The exhibit (above) is installed in the Upper Lobby at the Schwartz Center, and is titled “Art History,” and focuses on us seeing classic works with a new eye. Below is a bit of the artist statement about the exhibit, which explains it better than I ever could.

Suzy will share her rediscovery of the rich and brilliant arc of the history of art, and her journey to the creation of derivative images from these classical motifs. Her unique grid display arrangements arose from the effort to see something new and fresh in images which our collective minds have long ago memorized.

Tonight, William Ransom, Emerson Professor of Piano, kicked off the evening with a performance of two time-tested masterpieces - Ballade #1 in G Minor, Op. 23 by Chopin and Rhapsody in Blue by Gershwin. But tonight, much the same way we viewed the art with a fresh eye, we also heard the music with a fresh ear, remaining open minded for some new interpretation.

If the rest of Homecoming Weekend is as exciting as our debut, we'll be in for a wonderful time!

-- Gloria Grevas, director of Emory Homecoming Weekend and Reunions, EAA

The EAA's Can't Miss List of Homecoming Highlights

Updated Saturday morning, 9:25 a.m.

Emory Homecoming Weekend continues ... Highlights follow.

Saturday, Sept. 26:
12:01 a.m. Spirit Day, Everywhere. Put on your Emory shirt and hat! Go outside as much as possible. If for some awful reason you don’t have one, pick up a free shirt at the DUC or during the Homecoming parade.

9:00 a.m. 5K Run Through Lullwater, Lullwater Park. The 5K times really dropped after we added the Lullwater Park Monster to the lake. That’s not really true, but you’re thinking about it now, aren’t you?

10:30 a.m. Celebrating 50 Years of Sorority Life, DUC, Winship Ballroom. 50 years minus that Tuesday after Rush in 1988. You know the day we mean. Not much to celebrate that day.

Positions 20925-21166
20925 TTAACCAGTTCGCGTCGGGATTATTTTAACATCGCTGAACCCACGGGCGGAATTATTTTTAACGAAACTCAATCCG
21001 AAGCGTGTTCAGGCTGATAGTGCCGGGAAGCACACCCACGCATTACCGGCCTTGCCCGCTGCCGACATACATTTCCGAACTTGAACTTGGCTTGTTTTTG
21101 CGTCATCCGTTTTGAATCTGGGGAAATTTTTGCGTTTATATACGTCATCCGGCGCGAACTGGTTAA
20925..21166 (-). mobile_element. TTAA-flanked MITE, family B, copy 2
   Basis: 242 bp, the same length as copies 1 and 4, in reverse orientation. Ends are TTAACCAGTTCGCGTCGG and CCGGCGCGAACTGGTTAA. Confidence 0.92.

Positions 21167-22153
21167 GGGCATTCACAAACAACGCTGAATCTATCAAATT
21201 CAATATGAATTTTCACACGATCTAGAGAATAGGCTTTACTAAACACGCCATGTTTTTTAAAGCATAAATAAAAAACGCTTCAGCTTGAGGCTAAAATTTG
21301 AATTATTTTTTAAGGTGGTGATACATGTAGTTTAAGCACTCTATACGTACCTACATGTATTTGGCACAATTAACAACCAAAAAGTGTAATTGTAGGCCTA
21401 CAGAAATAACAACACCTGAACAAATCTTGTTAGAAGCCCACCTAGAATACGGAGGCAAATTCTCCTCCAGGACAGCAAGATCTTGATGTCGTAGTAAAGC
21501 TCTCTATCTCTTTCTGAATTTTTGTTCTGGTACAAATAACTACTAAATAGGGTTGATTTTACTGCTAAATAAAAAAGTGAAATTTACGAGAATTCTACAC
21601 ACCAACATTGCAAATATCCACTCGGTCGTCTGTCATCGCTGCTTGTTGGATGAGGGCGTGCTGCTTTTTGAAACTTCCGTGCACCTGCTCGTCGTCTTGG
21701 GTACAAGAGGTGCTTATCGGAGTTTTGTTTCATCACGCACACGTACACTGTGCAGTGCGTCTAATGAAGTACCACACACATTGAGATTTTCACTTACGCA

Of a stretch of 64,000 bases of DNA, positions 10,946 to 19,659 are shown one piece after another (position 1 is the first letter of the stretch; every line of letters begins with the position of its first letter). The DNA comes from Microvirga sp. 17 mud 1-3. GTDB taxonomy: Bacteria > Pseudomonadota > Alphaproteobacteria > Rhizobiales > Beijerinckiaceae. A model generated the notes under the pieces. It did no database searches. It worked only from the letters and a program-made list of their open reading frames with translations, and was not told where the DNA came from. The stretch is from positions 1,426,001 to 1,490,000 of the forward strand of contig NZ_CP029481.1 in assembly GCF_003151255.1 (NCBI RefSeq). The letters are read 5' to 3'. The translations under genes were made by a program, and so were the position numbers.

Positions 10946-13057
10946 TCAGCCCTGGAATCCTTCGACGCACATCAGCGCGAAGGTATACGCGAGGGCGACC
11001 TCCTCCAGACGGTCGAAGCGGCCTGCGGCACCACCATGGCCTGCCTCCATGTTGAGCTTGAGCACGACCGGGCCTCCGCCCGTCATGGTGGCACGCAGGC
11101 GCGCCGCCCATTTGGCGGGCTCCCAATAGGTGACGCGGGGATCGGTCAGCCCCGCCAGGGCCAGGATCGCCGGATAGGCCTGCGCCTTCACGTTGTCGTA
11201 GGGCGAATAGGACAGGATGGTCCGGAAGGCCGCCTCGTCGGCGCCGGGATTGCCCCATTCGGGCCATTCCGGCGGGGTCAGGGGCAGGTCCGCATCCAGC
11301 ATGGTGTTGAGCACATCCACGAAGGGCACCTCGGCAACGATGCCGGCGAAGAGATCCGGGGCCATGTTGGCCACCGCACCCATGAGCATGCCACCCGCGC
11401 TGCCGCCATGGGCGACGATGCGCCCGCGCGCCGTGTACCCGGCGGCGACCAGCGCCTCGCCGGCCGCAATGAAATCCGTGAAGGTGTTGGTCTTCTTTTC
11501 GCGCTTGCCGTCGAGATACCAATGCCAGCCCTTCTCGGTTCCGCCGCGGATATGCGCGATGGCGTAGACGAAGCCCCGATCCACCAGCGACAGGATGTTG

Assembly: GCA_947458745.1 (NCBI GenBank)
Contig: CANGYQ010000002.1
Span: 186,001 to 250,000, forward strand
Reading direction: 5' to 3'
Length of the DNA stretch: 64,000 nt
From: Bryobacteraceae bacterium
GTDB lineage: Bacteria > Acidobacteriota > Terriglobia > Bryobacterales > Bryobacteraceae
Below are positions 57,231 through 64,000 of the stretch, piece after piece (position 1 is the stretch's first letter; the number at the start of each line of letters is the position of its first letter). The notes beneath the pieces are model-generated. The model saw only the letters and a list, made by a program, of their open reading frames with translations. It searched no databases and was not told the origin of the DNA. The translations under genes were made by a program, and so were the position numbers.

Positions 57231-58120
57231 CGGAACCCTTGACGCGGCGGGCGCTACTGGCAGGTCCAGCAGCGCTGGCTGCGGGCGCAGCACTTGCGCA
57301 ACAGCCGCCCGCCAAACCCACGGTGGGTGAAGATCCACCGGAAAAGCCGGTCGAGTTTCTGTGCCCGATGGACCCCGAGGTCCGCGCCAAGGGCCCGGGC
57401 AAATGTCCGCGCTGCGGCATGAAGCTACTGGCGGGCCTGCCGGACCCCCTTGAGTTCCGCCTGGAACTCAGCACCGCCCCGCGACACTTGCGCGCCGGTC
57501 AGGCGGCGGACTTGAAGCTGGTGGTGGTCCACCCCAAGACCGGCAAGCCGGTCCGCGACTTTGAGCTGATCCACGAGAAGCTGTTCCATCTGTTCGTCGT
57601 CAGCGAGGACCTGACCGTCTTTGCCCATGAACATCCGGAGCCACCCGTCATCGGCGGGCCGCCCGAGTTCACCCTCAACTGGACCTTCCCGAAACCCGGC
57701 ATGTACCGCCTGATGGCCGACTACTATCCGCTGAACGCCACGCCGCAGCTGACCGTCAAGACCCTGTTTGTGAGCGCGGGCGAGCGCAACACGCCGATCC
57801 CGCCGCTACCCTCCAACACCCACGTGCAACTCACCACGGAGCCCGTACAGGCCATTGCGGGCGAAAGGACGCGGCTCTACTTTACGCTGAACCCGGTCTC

10:30 a.m. Blue Jean Brunch, Woodruff Library, MARBL. Annual social sponsored by GALA (Emory Gay and Lesbian Alumni). Levi’s are cool; Toughskins, not so much.

To see the entire Can't Miss List of Homecoming Highlights, visit the October 2009 issue of EmoryWire.

-- Eric Rangus, director of communications, EAA

Pin me

Apparently I missed out my sophomore year. But I made up for it Wednesday night.

I attended the soon-to-be time-honored tradition of the “Sophomore Pinning Ceremony.” Co-hosted by the Emory Alumni Association and the Office of Residence Life and Housing, this even marks Emory College sophomores’ official induction into the community of Emory alumni. The pinning ceremony is a relatively new addition to Emory’s long list of distinctive rituals and traditions, having begun in March 2006. The event honors students’ successful completion of two semesters at Emory.

Students, faculty, staff, and alumni all gathered in the Cox Hall Ballroom to celebrate Emory’s newest—and youngest—alumni. The event opened with the Emory Alma Mater. We all stood as the Sophomore Singers led us in song. Three speakers followed: Andrew Remissong 11C, co-president of the Student Alumni Association; Paul McLarty 63C 66L, president of the Emory Alumni Board; and Gary Hauk 91PhD, vice president and deputy to the president. Each offered his thoughts on the significance of the pinning ceremony.

When Hauk took to the podium, he dished out a little Emory trivia, explaining the meaning behind some of the language on the pin. "Emory"—named after John Emory, an American bishop of the Methodist Episcopal Church (long before any of us were around). "University"—emphasis on “unity.” And then were was something in Latin, "Cor Prudentis Possidebit Scientiam"—flew right over my head at the time, to be honest—which loosely translates to, “The wise heart seeks knowledge.” A verse from a proverb, these are the words of the Emory motto.